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Download video file: chinook_part_2.4_CRUD_options.mp4
– (7) - configured various CRUD options
# install/upgrade RapidApp: cpanm RapidApp # clone the repo: git clone http://github.com/IntelliTree/RA-ChinookDemo.git cd RA-ChinookDemo/ # checkout the code as of the end of this video - # ("Part 2.4 - CRUD Options"): git checkout bc1ec9d # start the test server: script/ra_chinookdemo_server.pl
Besides schema, and column-specific options, the general behaviors of the CRUD interfaces can also be changed.
For example, you may have noticed that each change and cell edit we make saves instantly. This is because 'persist_immediately' is on. This is the simplest mode of operation, which is the default, but can also be customized in the RapidDbic config.
Persist immediately is a grid_params setting that can be turned on or off individually for each kind of write operation: create, update and destroy.
This is essentially an autosave feature. When it's turned off, the user has to click save before outstanding changes are persisted to the database. This is similar to the behavior of a text editor, or other typical file-based application, where changes are held unsaved in memory.
The persist immediately settings work in tandum with additional toggle parameters which determine how they are actually expressed in the interface. These combinator options use sane defaults, but can be changed for finer-grained control.
The use_add_form setting enables or disables the add form dialog when creating records, and the autoload_added_record setting controls whether or not new records are automatically opened after being created.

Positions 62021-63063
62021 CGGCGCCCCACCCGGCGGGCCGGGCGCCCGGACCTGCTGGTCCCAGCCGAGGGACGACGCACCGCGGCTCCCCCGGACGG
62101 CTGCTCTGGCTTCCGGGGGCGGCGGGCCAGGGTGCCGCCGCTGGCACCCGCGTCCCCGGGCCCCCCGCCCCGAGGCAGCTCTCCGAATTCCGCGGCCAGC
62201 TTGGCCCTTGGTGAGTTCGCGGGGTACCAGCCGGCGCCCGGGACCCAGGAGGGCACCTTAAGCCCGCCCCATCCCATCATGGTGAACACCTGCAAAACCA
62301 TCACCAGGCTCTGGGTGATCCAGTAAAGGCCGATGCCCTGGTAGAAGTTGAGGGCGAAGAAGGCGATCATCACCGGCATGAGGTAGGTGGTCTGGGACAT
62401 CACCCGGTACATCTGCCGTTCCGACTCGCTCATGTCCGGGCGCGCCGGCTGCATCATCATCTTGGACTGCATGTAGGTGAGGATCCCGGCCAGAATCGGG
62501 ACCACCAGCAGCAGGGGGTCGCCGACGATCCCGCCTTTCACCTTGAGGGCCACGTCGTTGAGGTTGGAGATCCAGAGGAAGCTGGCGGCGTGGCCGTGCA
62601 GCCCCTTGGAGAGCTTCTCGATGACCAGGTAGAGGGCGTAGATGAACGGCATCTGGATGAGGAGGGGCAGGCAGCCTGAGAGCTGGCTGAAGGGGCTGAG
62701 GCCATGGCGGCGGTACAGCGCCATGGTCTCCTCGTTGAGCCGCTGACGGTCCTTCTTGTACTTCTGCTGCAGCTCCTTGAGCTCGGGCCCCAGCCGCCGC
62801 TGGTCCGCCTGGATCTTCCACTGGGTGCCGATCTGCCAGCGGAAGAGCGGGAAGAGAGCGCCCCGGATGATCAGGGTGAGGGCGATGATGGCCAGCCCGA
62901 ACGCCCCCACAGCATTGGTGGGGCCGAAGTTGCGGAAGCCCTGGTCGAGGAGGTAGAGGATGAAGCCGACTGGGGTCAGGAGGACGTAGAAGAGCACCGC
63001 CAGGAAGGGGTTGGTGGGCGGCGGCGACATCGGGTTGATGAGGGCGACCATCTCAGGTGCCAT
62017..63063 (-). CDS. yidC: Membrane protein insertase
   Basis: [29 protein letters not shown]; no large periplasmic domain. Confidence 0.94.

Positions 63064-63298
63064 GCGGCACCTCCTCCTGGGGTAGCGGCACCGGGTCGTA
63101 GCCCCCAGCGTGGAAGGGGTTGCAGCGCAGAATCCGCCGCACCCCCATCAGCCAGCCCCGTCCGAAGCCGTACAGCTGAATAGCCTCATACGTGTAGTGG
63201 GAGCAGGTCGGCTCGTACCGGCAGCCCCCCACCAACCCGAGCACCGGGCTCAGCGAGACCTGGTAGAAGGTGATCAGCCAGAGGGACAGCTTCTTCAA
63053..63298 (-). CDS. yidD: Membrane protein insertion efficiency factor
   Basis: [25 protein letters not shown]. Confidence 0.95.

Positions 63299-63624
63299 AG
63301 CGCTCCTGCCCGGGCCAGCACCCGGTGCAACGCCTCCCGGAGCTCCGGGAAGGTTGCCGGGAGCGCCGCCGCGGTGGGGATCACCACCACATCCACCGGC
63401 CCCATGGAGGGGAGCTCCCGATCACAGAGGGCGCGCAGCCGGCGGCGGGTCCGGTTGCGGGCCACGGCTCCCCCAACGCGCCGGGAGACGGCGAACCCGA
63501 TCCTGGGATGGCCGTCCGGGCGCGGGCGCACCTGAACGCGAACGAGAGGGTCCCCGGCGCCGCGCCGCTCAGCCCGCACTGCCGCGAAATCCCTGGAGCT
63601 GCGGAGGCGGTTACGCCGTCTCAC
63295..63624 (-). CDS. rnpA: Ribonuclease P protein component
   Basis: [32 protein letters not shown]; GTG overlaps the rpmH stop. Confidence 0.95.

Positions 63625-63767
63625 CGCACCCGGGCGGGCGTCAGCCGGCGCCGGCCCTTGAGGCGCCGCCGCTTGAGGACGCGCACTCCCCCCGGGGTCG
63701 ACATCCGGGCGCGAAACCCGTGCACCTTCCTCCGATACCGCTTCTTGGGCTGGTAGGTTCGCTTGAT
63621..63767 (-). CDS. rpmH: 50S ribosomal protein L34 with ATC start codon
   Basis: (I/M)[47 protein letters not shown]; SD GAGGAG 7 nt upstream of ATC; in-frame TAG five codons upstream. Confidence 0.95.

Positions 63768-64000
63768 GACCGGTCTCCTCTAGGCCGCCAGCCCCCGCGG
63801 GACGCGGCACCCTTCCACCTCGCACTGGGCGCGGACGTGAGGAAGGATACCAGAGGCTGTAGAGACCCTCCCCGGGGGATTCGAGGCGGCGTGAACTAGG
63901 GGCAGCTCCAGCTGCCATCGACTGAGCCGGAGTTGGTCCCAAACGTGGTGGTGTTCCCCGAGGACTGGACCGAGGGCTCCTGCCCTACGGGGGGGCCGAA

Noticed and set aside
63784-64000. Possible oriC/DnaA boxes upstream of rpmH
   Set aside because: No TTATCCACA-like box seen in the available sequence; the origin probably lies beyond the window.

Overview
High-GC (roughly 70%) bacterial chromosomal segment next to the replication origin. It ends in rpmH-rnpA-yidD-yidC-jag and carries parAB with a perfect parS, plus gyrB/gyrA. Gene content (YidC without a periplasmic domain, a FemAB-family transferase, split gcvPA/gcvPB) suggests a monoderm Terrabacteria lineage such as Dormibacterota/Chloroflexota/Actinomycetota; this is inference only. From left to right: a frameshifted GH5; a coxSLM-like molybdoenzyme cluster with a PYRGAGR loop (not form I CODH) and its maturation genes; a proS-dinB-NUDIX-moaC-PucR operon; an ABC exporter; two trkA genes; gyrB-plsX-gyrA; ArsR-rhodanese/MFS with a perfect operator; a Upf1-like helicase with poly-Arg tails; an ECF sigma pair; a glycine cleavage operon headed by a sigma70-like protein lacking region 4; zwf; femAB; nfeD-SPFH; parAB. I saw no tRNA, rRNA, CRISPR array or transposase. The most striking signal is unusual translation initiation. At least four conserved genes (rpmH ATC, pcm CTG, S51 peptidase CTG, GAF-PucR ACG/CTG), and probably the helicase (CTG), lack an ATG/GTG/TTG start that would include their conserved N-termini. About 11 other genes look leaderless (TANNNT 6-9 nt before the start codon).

use_edit_form determines whether or not the edit button is available in the toolbar for updating records,
and confirm_on_destroy turns delete confirmations on or off.
Multiple interface scanarios can be achieved using different combinations of these options. To illustrate, I'm now going to setup three different grid configs to explain the options and how they interact, and them demo them in the browser, which should make everything clear.
By default, all options are enabled, which we've already seen in action. However, turning certain options off will affect the defaults of related options.
For example, turning off persist_immediately create, like we're doing here in the Track grid, also automatically turns off the add form, because it is redundant when persist_immediately if off, as we'll see in a minute.
Also, turning off the add form in turn automatically turns off autoload_added_record, too. So, turning off persist_immediately create changes three options at once.